The Queen has given a lunch at Buckingham Palace for the doctor who helped save the life of Ebola nurse Pauline Cafferkey.
Dr Michael Jacobs, lead consultant in infectious diseases at The Royal Free London NHS Foundation Trust, was among eight guests invited to dine at the monarch’s London residence.
Ms Cafferkey, from South Lanarkshire, was treated by Dr Jacobs and his team in December after contracting the virus while working at a Save the Children treatment centre in Sierra Leone.
She fell ill again last month with meningitis caused by the deadly virus and was readmitted to the Royal Free Hospital in north-west London where she was treated with experimental drugs. She was released earlier this month after making a full recovery from Ebola.
At the time Dr Jacobs described the re-emergence of the Ebola virus to cause meningitis as “unprecedented”.
The consultant dined with the Queen and the Duke of Edinburgh in the Palace’s 1844 Room.
Other guests at the luncheon party included the man in charge of securing the UK’s borders.
Philip Duffy is the chief operating officer of the United Kingdom Border Force and responsible for securing the UK border and controlling migration at 140 ports and airports, postal depots and rail terminals including Eurostar and Eurotunnel operations.
SEE ALSO: Ebola nurse Pauline Cafferkey to return to Glasgow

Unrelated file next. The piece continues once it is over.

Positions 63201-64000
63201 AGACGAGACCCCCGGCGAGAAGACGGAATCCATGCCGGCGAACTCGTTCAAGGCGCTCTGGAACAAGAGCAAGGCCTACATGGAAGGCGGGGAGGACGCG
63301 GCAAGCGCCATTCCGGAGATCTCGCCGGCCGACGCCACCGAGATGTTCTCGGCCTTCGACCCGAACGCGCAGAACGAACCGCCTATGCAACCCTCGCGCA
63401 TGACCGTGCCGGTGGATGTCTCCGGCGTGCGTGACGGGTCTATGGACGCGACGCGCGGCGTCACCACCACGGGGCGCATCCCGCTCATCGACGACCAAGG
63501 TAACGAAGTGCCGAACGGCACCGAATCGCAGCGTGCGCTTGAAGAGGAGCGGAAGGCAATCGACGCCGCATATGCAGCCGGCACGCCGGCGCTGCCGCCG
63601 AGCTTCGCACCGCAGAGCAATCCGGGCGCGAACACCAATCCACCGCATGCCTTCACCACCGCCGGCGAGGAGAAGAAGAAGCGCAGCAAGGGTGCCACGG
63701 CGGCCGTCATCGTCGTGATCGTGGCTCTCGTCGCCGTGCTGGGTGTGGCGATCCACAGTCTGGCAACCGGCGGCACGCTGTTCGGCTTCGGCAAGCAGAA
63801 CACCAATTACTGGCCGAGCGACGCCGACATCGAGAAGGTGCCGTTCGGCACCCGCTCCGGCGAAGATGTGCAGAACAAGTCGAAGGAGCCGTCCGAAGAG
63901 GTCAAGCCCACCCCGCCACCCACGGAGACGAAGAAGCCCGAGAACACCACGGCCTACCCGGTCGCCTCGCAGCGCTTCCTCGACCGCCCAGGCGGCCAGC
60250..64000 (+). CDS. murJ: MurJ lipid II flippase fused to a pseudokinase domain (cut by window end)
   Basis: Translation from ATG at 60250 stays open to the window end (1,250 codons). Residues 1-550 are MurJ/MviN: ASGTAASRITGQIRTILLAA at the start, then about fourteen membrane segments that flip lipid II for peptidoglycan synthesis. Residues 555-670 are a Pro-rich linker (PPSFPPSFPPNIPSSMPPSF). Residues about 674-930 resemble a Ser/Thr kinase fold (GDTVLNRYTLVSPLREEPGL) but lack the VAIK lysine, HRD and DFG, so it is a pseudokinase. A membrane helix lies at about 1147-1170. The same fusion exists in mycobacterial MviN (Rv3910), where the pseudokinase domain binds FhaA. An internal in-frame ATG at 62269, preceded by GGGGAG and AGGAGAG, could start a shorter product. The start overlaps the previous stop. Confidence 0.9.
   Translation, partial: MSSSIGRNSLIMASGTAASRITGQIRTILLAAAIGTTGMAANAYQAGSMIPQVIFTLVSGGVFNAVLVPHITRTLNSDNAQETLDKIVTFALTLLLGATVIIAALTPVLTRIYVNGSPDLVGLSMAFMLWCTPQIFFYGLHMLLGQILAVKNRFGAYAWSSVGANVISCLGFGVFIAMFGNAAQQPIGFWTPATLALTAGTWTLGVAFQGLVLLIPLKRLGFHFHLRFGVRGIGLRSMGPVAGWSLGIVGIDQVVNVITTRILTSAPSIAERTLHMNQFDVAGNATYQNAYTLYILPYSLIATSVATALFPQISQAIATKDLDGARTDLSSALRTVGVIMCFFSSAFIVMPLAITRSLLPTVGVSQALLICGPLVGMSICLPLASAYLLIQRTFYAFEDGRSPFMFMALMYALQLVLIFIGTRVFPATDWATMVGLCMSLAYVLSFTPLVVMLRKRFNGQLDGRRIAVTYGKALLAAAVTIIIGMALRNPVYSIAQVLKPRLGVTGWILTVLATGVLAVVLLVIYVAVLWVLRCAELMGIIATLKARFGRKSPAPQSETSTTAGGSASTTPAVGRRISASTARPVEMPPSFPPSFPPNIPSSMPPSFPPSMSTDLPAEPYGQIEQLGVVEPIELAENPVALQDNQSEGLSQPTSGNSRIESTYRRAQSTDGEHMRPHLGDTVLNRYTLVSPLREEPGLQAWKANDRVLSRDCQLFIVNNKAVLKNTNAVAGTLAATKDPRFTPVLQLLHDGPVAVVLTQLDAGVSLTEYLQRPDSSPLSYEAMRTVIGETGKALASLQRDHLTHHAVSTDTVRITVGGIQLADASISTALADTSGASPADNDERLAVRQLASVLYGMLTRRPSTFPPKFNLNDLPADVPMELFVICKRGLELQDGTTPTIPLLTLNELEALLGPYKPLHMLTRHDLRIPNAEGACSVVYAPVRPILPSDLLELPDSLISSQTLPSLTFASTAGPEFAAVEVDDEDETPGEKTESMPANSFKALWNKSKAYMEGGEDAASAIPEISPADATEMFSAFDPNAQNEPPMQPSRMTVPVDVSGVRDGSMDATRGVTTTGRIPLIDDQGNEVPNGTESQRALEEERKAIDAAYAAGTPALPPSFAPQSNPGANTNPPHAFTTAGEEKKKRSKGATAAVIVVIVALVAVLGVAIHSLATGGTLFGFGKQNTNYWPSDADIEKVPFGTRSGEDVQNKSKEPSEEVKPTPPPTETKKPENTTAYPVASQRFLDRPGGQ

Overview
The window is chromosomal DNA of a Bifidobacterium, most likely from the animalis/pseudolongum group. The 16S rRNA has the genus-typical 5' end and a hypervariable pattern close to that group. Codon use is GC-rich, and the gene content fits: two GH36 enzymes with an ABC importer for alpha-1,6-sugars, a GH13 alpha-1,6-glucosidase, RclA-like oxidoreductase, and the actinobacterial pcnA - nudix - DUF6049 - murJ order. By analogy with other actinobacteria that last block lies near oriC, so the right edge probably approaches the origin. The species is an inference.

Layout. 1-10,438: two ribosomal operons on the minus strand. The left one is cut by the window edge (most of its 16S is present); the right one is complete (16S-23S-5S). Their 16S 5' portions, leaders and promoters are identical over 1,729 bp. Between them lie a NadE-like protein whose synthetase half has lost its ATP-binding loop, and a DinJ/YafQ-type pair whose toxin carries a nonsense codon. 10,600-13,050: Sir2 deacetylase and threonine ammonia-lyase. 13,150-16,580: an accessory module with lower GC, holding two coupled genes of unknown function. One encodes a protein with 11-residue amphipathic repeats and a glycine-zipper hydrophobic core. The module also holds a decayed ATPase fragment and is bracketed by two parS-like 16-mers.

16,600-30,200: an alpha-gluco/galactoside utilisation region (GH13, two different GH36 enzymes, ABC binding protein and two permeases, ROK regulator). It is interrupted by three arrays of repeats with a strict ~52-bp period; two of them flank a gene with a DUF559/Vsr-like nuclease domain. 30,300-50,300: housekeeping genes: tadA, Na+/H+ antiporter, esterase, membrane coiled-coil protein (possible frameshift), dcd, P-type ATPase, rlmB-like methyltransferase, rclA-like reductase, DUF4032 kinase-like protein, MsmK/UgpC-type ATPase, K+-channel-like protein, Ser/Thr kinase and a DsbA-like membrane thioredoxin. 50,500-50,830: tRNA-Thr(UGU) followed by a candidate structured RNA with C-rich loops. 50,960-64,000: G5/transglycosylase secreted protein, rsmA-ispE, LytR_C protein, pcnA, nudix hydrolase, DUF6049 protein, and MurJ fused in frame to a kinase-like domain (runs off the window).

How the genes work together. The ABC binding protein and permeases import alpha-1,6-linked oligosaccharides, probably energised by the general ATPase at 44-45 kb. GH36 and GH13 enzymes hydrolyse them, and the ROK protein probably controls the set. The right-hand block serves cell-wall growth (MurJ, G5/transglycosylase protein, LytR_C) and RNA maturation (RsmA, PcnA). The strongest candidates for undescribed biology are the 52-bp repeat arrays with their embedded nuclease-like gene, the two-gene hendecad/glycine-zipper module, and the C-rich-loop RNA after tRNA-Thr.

His invite comes in the wake of this summer’s migrant crisis in Calais. Tensions have risen further in Calais recently following the imposition of tough new security measures, including 15ft-tall, razor-topped fences and increased police patrols near the 6,000-strong migrant camp dubbed the Jungle II.
The numbers at the camp have been boosted as the crisis in Calais is part of a wider migrant surge in to Europe from countries in north Africa and the Middle East.
Border Force also plays a key role in national security and counter terrorism, with increased levels of security at the UK’s borders following the terrorist attacks in Paris.
The Queen and Philip were also joined by the designer Thomas Heatherwick, who was behind the Olympic cauldron for the 2012 London games, and a redesign of London’s famous Routemaster buses. He is also working on London’s new garden bridge across the Thames.
Other guests were Scottish Funding Council chairwoman Professor Alice Brown, rural adviser to the Country Land and Business Association Jane Harrison, Professor of Midwifery Professor Billie Hunter, Chief of Defence People Lieutenant General Andrew Gregory and Jonathan Leigh - the headmaster of the Duchess of Cambridge’s former school Marlborough College.
Since 1956, the Queen and Philip have given luncheon parties at the Palace to meet people from different walks of life.
Guests also join the Queen and the Duke for drinks beforehand and for coffee in the 18th Century Room afterwards.